Should Easter be surprising?
This week, we're posting three lectionary blog posts: Maundy Thursday's on Monday, Good Friday's yesterday, and Easter Sunday's today. For more commentary on the readings, see the Reflections on the Lectionary page, which includes current Living by the Word columns as well as past magazine and blog content. For full-text access to all articles, subscribe to the Century.
In my experience, Easter Sunday is a fairly scripted event. For weeks, the choir has been practicing special music, perhaps a cantata. Extra bulletins have been printed since there may be visitors to the church, those Christmas-and-Easter Christians we are always talking about. Additional worshipers means that preparing and serving communion will take longer. There may be a bit of exhaustion—Holy Week services have drawn us into the agonies of Jesus’ last days. Pastors may have bags packed, ready to head out for a few days after all the extra work.
Easter has been coming, and we’ve made sure to be ready. We want to do it well. Easter can be so well-prepared that it sometimes seems rather un-Easter-like.
I wonder if the first disciples also had their bags packed. After all, their leader was a condemned criminal, and when they met they wisely locked the doors. Two departed for Emmaus, even after hearing the story of the women at the tomb (maybe even because of the story of the empty tomb). When were the rest heading back home and getting back to normal?
Then their resurrected Lord appears, wounds and all, and nothing remains the same. Shouldn’t Easter services be just a little bit surprising?
A part of me very much wants to recover and re-present the drama, the mystery, the shock, and the wonder of the first Easter. It’s a stunning thing, God’s victory over death and all that opposes God’s rule. It is a demonstration of the sovereignty of God, mighty beyond all imagining. Jesus’ dying on the cross and God’s raising him from the dead are love’s triumph. Behold a new creation! Shouldn’t our hearts be burning as we are overcome with the spontaneous need to rejoice?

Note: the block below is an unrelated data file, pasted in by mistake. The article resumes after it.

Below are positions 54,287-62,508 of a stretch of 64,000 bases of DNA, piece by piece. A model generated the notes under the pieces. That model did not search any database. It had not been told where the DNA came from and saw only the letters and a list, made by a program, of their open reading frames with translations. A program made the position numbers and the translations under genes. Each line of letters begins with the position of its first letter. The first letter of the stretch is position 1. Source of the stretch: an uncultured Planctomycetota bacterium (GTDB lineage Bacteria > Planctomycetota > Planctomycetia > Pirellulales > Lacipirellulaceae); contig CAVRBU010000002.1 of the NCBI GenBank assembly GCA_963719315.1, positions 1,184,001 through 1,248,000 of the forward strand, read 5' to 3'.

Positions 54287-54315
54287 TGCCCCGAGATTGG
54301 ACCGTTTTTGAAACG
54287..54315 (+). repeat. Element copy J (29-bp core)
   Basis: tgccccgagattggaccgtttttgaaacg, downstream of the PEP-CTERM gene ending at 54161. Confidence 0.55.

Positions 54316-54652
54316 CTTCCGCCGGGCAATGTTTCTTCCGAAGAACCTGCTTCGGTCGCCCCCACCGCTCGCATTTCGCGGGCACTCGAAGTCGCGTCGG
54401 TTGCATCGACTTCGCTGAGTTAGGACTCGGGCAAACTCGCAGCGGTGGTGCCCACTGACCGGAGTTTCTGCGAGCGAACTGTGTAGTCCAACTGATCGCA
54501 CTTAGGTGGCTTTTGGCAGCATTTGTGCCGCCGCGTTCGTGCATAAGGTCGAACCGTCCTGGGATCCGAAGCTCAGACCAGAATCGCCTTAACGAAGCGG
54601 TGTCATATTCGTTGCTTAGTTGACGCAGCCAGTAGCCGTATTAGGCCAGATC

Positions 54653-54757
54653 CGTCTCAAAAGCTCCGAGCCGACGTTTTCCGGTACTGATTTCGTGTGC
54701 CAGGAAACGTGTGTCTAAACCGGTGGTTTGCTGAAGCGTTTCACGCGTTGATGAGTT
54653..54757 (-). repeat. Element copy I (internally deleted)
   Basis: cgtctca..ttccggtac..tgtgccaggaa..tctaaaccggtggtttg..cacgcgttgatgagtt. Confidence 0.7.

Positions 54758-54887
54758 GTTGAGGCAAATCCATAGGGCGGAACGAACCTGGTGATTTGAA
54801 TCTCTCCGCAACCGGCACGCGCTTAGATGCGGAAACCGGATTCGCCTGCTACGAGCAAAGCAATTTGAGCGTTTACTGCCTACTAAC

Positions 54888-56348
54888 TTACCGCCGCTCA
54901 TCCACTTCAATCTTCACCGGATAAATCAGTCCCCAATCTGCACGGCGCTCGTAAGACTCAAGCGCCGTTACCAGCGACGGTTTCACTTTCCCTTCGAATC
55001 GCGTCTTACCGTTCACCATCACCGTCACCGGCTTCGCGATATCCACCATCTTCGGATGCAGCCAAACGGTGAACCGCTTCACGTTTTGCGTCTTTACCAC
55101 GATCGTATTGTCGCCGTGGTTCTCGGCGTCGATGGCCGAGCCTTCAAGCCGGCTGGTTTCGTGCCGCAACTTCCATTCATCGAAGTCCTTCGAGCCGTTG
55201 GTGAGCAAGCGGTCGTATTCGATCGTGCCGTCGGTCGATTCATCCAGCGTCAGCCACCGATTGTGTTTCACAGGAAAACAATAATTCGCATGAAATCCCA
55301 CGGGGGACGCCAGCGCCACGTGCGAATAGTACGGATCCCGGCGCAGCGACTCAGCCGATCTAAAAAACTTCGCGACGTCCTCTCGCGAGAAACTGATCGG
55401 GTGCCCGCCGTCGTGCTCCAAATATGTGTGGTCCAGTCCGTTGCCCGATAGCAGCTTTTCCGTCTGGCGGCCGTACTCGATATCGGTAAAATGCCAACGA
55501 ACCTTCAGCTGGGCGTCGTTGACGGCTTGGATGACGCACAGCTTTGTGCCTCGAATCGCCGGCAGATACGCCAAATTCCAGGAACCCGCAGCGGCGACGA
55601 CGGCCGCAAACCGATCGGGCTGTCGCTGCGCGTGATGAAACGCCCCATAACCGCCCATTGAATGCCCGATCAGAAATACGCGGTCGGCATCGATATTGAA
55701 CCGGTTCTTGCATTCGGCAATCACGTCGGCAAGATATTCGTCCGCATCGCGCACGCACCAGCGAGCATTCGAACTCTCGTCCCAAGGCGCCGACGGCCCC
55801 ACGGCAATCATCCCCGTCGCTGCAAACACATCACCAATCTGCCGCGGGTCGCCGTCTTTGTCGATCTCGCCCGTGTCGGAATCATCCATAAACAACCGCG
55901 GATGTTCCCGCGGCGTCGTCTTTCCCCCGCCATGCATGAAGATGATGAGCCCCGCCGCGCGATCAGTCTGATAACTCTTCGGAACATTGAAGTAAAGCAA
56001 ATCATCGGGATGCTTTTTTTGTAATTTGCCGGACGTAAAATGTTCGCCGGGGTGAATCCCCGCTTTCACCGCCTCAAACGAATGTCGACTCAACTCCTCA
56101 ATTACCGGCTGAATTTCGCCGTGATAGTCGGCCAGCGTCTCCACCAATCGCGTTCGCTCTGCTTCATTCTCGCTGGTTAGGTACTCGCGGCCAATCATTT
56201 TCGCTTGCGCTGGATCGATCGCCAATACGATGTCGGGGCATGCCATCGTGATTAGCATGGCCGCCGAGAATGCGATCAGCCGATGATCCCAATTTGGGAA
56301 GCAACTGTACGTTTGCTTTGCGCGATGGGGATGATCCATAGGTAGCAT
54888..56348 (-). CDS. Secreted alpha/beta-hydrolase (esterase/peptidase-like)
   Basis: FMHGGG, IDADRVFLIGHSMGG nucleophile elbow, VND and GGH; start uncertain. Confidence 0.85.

But another part of me respects the ordered Sunday that is Easter. We are not the first disciples, and we find ourselves as part of a church militant, in it for the long haul. On the cross, Jesus cries out the beginning words of Psalm 22: “My God, my God, why have you forsaken me?” As his church, we make our promise with the last verse of the same psalm, to “proclaim his deliverance to a people yet unborn.”
I believe that the creative love of God is far from exhausted and that there are many generations to come. Thus, I believe in the wisdom of preparing for the ongoing work of witnessing. This requires patient work. And drama for drama’s sake detracts from the beauty and nobility of its steadiness. It is not flashy, but it is faithful, and God nourishes us with the bread of life and the cup of salvation not just once, or once a year, but forever.
Nothing is the same. God’s victory is the new normal.